Whether breast cancer screening does more harm than good has been debated extensively. The main questions are how large the benefit of screening is in terms of reduced breast cancer mortality and how substantial the harm is in terms of overdiagnosis, which is defined as cancers detected at screening that would not have otherwise become clinically apparent in the woman's lifetime. An independent Panel was convened to reach conclusions about the benefits and harms of breast screening on the basis of a review of published work and oral and written evidence presented by experts in the subject. To provide estimates of the level of benefits and harms, the Panel relied mainly on findings from randomised trials of breast cancer screening that compared women invited to screening with controls not invited, but also reviewed evidence from observational studies. The Panel focused on the UK setting, where women aged 50—70 years are invited to screening every 3 years. In this Review, we provide a summary of the full report on the Panel's findings and conclusions. In a meta-analysis of 11 randomised trials, the relative risk of breast cancer mortality for women invited to screening compared with controls was 0·80 (95% CI 0·73—0·89), which is a relative risk reduction of 20%. The Panel considered the internal biases in the trials and whether these trials, which were done a long time ago, were still relevant; they concluded that 20% was still a reasonable estimate of the relative risk reduction. The more reliable and recent observational studies generally produced larger estimates of benefit, but these studies might be biased. The best estimates of overdiagnosis are from three trials in which women in the control group were not invited to be screened at the end of the active trial period. In a meta-analysis, estimates of the excess incidence were 11% (95% CI 9—12) when expressed as a proportion of cancers diagnosed in the invited group in the long term, and 19% (15—23) when expressed as a proportion of the cancers diagnosed during the active screening period. Results from observational studies support the occurrence of overdiagnosis, but estimates of its magnitude are unreliable.
The Panel concludes that screening reduces breast cancer mortality but that some overdiagnosis occurs. Since the estimates provided are from studies with many limitations and whose relevance to present-day screening programmes can be questioned, they have substantial uncertainty and should be regarded only as an approximate guide. If these figures are used directly, for every 10 000 UK women aged 50 years invited to screening for the next 20 years, 43 deaths from breast cancer would be prevented and 129 cases of breast cancer, invasive and non-invasive, would be overdiagnosed; that is one breast cancer death prevented for about every three overdiagnosed cases identified and treated. Of the roughly 307 000 women aged 50—52 years who are invited to begin screening every year, just over 1% would have an overdiagnosed cancer in the next 20 years.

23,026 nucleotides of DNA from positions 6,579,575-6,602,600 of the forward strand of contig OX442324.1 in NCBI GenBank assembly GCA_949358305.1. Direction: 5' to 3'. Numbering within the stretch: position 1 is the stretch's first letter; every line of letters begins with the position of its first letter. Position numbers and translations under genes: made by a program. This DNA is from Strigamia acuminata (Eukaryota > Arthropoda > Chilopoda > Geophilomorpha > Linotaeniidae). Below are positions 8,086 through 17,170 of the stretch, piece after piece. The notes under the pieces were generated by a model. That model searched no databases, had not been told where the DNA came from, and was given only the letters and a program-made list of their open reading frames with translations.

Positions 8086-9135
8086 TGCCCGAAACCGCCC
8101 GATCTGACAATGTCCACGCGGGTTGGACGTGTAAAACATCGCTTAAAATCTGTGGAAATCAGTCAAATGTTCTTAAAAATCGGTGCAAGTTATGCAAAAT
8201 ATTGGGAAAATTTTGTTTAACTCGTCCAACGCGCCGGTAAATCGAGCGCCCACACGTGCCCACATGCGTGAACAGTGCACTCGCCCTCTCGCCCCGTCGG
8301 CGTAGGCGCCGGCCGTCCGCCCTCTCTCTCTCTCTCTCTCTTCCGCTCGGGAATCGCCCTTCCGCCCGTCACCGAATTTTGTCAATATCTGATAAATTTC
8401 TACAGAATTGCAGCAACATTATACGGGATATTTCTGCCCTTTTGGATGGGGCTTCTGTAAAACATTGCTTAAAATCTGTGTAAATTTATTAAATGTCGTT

Evidence from a focus group organised by Cancer Research UK and attended by some members of the Panel showed that many women feel that accepting the offer of breast screening is worthwhile, which agrees with the results of previous similar studies. Information should be made available in a transparent and objective way to women invited to screening so that they can make informed decisions.
Independent UK Panel on Breast Cancer Screening. The benefits and harms of breast cancer screening: an independent review. The Lancet. 2012;380:1778-86.
Tuesday, November 06, 2012
Everyone in a baby’s life needs to get vaccinated against whooping cough and flu!
What is cocooning?Babies younger than 6 months old are more likely to develop certain infectious diseases than older children are. Cocooning is a way to protect babies from catching diseases from the people around them – people like their parents, siblings, grandparents, friends, child-care providers, babysitters, and healthcare providers. Once these people are vaccinated, they are less likely to spread these contagious diseases to the baby. They surround the baby with a cocoon of protection against disease until he or she is old enough to get all the doses of vaccine needed to be fully protected.
Why is cocooning important?
Babies less than 6 months old are too young to have received all the doses of vaccine that are needed to protect them from whooping cough (pertussis), flu (influenza), and other dangerous diseases. To be fully protected, babies need to get all the vaccine doses in a series – not just the ﬁrst dose.
Unvaccinated adults and family members, including parents, are often the ones who unknowingly spread dangerous diseases to babies.
How can we protect babies?
Everyone has the opportunity to protect babies by getting vaccinated themselves. Cocooning is an easy and effective way that people can work together to prevent the spread of whooping cough and flu to babies.
How can we protect babies against whooping cough?
• All children should be vaccinated on schedule with DTaP (the childhood whooping cough vaccine).
• All teenagers and adults need a one-time dose of Tdap vaccine (the teen and adult whooping cough vaccine).
• Unvaccinated women who might become pregnant should receive a Tdap vaccination.
• Pregnant women who haven’t been vaccinated with Tdap should receive a dose in the 2nd or 3rd trimester of pregnancy. This will protect the pregnant woman as well as her baby!
How can we protect babies against flu?
Everyone age 6 months and older needs to receive flu vaccine every year.
Commentary: In India, where even routine vaccinations are not completed for many babies, cocooning may seem like an exotic concept! However, there needs to be an awareness regarding this concept among pediatricians, since there are increasing number of parents coming to private practitioners who want to protect their babies from "all" infectious illnesses by vaccinations. In this situation the concept of cocooning should be explained to them in relation to grandparents, the parents & other close care-providers. Given the abysmal lack of adult vaccination, this would end up benefiting the adults too ! As stated above, Pertussis & Flu (influenza) are the two vaccinations which the adults maybe offered to prevent the newborn baby from getting these serious diseases.